Who comes to mind when you think of education pioneers? Vygotsky? Piaget? Erikson? Kohlberg?
How about Goldilocks? Turns out, this favorite character’s philosophy was already aligned with one of the most powerful educational concepts used today: the “Zone of Proximal Development.” Who would have guessed?
Defining the Zone
Learning happens in the zone of proximal development. This is defined as the place where learning is challenging enough to be interesting, but never so challenging as to be overwhelming. It’s within this zone that learning occurs.
We’re like Goldilocks. We don’t want our porridge too hot or too cold. Unless it’s just right, we’re not all that interested.
As Daniel Willingham explains in his book Why Don’t Students Like School, “Curiosity prompts people to explore new ideas and problems, but when we do, we quickly evaluate how much mental work it will take to solve the problem. If it’s too much or too little, we stop working on the problem if we can.”
He continues, “Solving problems brings pleasure…there is a sense of satisfaction, of fulfillment, in successful thinking... Working on a problem with no sense that you’re making progress is not pleasurable. In fact, it’s frustrating. Then too, there’s not great pleasure in simply knowing the answer.” If it’s too easy, the solving part goes by too quickly and the enjoyment is lost. If it’s too challenging, the pleasure of finding a solution is never achieved.
As educators, our role is to create that optimal zone for our students. Like Goldilocks’s porridge, we aim to create a zone for each of our students that’s “just right,” fostering satisfying, successful learning.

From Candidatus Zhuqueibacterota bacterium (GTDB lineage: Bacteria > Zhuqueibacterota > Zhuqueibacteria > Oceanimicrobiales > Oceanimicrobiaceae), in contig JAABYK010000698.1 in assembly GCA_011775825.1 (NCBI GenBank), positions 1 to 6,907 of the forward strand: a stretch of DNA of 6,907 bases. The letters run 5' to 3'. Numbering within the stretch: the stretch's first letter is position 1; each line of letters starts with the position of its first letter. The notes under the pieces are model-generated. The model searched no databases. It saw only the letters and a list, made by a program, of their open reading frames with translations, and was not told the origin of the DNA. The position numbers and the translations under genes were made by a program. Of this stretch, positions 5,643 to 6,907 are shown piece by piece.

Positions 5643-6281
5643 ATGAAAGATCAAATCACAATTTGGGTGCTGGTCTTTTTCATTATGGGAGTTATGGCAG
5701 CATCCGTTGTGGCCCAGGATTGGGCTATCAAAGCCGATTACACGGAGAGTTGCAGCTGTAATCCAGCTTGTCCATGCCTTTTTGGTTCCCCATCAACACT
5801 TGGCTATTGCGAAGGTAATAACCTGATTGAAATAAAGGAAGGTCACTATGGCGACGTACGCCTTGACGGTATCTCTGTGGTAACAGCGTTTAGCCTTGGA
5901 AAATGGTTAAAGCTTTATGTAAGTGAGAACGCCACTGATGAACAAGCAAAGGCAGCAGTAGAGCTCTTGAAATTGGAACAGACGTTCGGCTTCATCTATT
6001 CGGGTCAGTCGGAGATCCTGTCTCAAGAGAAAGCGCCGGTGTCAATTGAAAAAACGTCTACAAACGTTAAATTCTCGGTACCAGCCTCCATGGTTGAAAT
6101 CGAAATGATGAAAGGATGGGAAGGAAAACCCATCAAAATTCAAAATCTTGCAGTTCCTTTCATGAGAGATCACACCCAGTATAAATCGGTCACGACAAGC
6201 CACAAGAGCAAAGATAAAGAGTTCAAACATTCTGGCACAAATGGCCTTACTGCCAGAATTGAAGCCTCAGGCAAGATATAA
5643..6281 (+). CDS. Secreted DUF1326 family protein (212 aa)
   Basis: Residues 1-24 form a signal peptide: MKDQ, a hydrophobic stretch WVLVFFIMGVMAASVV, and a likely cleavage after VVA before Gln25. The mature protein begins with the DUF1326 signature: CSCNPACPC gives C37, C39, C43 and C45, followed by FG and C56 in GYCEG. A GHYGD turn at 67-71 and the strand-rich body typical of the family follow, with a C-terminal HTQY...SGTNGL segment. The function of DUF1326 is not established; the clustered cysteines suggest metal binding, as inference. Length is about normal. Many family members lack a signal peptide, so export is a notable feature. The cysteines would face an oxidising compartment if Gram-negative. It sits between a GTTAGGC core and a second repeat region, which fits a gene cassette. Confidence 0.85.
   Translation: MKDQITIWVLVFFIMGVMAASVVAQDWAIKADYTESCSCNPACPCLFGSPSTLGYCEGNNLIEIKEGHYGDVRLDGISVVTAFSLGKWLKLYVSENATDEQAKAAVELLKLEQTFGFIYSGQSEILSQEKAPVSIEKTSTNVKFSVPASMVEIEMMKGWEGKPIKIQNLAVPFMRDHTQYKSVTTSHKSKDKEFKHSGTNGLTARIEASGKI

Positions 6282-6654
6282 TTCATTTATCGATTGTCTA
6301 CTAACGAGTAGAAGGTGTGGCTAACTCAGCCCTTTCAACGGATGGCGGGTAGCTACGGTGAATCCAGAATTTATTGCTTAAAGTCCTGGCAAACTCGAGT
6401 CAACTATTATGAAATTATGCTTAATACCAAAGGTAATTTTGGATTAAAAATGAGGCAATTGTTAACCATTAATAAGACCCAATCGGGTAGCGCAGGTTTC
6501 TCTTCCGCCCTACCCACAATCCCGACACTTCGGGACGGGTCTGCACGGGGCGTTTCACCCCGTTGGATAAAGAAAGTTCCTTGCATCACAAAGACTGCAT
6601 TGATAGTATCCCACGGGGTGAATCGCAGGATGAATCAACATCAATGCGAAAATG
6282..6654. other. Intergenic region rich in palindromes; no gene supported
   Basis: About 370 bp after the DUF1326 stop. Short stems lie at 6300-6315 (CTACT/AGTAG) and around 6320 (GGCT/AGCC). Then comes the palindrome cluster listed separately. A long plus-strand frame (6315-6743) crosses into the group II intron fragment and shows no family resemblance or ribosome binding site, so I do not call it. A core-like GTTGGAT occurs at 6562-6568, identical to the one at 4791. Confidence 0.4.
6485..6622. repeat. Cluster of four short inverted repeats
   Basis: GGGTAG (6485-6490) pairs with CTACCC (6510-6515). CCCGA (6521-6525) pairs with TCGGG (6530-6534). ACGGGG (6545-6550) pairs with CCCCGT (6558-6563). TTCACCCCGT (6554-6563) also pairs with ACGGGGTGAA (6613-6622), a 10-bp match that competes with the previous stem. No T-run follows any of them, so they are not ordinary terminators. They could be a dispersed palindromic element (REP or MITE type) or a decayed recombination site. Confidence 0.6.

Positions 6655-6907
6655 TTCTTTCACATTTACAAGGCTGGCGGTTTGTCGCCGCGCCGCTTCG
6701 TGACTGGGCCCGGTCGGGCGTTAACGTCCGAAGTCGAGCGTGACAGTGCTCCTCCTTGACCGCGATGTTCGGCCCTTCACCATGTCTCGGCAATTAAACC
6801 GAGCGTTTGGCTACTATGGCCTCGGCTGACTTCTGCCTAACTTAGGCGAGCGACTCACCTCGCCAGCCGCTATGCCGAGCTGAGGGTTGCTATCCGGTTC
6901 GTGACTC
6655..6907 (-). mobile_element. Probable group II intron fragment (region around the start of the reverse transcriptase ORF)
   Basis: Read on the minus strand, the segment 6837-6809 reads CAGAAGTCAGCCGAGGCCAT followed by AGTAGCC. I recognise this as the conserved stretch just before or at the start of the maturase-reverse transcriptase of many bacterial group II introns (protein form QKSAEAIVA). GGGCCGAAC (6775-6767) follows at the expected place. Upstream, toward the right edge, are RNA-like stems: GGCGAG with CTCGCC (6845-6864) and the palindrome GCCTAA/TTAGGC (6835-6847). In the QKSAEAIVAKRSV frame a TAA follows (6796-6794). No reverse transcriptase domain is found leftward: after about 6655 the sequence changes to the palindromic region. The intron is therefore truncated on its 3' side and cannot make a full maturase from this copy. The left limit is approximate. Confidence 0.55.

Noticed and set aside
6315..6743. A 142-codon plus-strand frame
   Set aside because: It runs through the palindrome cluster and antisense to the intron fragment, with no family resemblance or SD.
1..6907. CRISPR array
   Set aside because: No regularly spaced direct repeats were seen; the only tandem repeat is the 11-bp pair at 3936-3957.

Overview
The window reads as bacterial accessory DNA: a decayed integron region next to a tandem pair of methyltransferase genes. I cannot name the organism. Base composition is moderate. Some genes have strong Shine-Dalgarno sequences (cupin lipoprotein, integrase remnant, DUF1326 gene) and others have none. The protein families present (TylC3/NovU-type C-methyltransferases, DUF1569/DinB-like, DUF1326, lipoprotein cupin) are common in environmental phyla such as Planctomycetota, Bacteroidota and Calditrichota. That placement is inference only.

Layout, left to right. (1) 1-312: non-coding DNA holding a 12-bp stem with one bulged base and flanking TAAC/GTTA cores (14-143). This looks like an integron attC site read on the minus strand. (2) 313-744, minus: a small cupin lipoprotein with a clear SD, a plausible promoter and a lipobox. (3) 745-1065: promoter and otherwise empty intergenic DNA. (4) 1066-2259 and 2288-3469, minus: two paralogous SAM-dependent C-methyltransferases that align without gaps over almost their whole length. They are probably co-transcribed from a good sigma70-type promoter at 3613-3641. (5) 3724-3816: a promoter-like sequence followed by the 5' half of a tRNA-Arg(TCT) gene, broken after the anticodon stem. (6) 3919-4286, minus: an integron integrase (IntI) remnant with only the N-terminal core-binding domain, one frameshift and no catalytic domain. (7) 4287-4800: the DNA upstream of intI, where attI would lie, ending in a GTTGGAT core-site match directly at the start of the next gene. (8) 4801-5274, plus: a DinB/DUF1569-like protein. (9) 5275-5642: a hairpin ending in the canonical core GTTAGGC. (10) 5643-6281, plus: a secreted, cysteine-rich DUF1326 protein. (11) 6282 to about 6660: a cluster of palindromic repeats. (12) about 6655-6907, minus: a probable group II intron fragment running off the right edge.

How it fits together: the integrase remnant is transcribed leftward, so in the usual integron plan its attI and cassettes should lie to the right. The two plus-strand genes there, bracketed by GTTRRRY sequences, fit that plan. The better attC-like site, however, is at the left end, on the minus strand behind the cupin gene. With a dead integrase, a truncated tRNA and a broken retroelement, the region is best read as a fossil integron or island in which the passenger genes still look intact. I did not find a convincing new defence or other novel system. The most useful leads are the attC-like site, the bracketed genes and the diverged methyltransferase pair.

Customizing the Zone
At Vine, this customization is applied to every subject. In math, we continually give individualized problems to each student in order to constantly find just the right level of difficulty. When a student is asked to answer an open-ended question in history or science, we ask for different depths of response according to each one’s ideal zone. In literature, we constantly match students with novels paired with each one’s ideal zone of learning as well.
Students thrive when taught when taught within the zone of proximal development. The enjoyment and satisfaction of working in this zone results in authentic learning, which in-turn leads to a more positive attitude toward education. We’re committed to creating an optimal learning environment for each of our students; the concept of the zone of proximal development is one of many powerful tools we use to make this happen.